A New Year and a New Puppy or Kitten?
Sebaceous Adenitis is a dermatological skin condition in dogs that affects the sebaceous glands and, in turn, their skin and coat. In this factsheet, we go over everything you need to know about the condition, including which breeds are at most risk of developing Sebaceous Adenitis, common symptoms, diagnosis, and treatment.
Which Breeds are at Risk of Sebaceous Adenitis?
Typically, Sebaceous Adenitis occurs in young to middle-aged dogs, both in short-haired breeds, and longer-haired breeds. But, some breeds are predisposed to the condition, including:
How Do We Diagnose Sebaceous Adenitis?
To diagnose Sebaceous Adenitis, we will first take a detailed medical history before performing a physical examination with a particular focus on areas where symptoms have presented. However, we cannot diagnose the condition with just a physical examination; a skin biopsy is the only way to definitively diagnose Sebaceous Adenitis.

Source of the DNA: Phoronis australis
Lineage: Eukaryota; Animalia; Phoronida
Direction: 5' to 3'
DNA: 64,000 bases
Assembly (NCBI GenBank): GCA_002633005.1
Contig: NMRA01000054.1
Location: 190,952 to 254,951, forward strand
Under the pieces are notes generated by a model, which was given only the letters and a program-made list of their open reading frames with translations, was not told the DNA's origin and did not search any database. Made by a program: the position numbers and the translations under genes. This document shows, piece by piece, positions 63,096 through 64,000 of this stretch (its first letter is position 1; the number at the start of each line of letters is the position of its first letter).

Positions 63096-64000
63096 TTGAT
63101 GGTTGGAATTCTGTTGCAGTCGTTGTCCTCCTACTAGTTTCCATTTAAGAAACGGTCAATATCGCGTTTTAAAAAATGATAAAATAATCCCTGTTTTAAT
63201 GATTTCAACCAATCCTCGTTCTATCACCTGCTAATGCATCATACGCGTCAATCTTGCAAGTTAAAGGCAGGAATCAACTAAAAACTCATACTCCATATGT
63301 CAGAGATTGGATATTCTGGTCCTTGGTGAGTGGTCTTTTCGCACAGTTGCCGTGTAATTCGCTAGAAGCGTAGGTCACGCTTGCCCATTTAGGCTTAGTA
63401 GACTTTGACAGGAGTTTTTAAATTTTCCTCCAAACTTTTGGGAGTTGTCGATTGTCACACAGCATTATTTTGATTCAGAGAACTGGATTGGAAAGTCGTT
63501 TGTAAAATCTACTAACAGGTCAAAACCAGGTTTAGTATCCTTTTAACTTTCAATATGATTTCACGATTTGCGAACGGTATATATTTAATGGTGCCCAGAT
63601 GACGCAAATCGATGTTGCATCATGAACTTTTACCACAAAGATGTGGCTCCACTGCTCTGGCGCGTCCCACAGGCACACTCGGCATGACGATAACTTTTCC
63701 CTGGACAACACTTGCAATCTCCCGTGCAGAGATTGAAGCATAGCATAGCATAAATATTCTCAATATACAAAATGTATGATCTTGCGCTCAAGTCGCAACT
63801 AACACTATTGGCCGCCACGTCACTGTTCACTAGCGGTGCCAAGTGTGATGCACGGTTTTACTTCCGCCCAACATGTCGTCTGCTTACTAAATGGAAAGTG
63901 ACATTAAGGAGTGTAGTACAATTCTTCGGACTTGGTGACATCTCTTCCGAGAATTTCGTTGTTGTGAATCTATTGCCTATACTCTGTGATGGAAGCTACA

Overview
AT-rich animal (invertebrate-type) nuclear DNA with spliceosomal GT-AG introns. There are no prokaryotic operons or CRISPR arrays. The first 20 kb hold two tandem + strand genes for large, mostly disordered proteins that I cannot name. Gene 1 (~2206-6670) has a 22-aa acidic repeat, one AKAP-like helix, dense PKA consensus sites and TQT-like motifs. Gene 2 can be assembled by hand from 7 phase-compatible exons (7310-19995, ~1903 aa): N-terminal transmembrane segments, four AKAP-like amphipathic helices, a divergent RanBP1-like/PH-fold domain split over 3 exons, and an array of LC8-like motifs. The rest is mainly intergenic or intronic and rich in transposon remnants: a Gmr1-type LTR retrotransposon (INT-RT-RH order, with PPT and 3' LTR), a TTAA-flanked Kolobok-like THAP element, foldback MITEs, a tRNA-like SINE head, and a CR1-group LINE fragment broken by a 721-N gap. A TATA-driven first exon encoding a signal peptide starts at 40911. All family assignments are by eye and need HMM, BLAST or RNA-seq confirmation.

You can learn more about skin biopsies and other diagnostic tests for pets in our recent blog that goes into more detail about cytology, histology, and the different samples we may take to gain a better understanding of what’s causing your pet’s problems.
How to Treat Sebaceous Adenitis in Dogs
Unfortunately, treatment of Sebaceous Adenitis can be challenging in dogs and often labour intensive for owners. In fact, symptoms can come and go independently of any treatment, making it a challenging condition to treat effectively.
That being said, common treatments for Sebaceous Adenitis may include:
- Antibiotics to treat any associated infections
- Medications that help to manage the attack of sebaceous glands from the immune system – ciclosporin
- Topical treatments are the main treatment – this helps to soothe sore, itchy, flaky skin and restore a healthy coat and oil balance.
- Supplementing essential fatty acids such as omega 3 and vitamin E.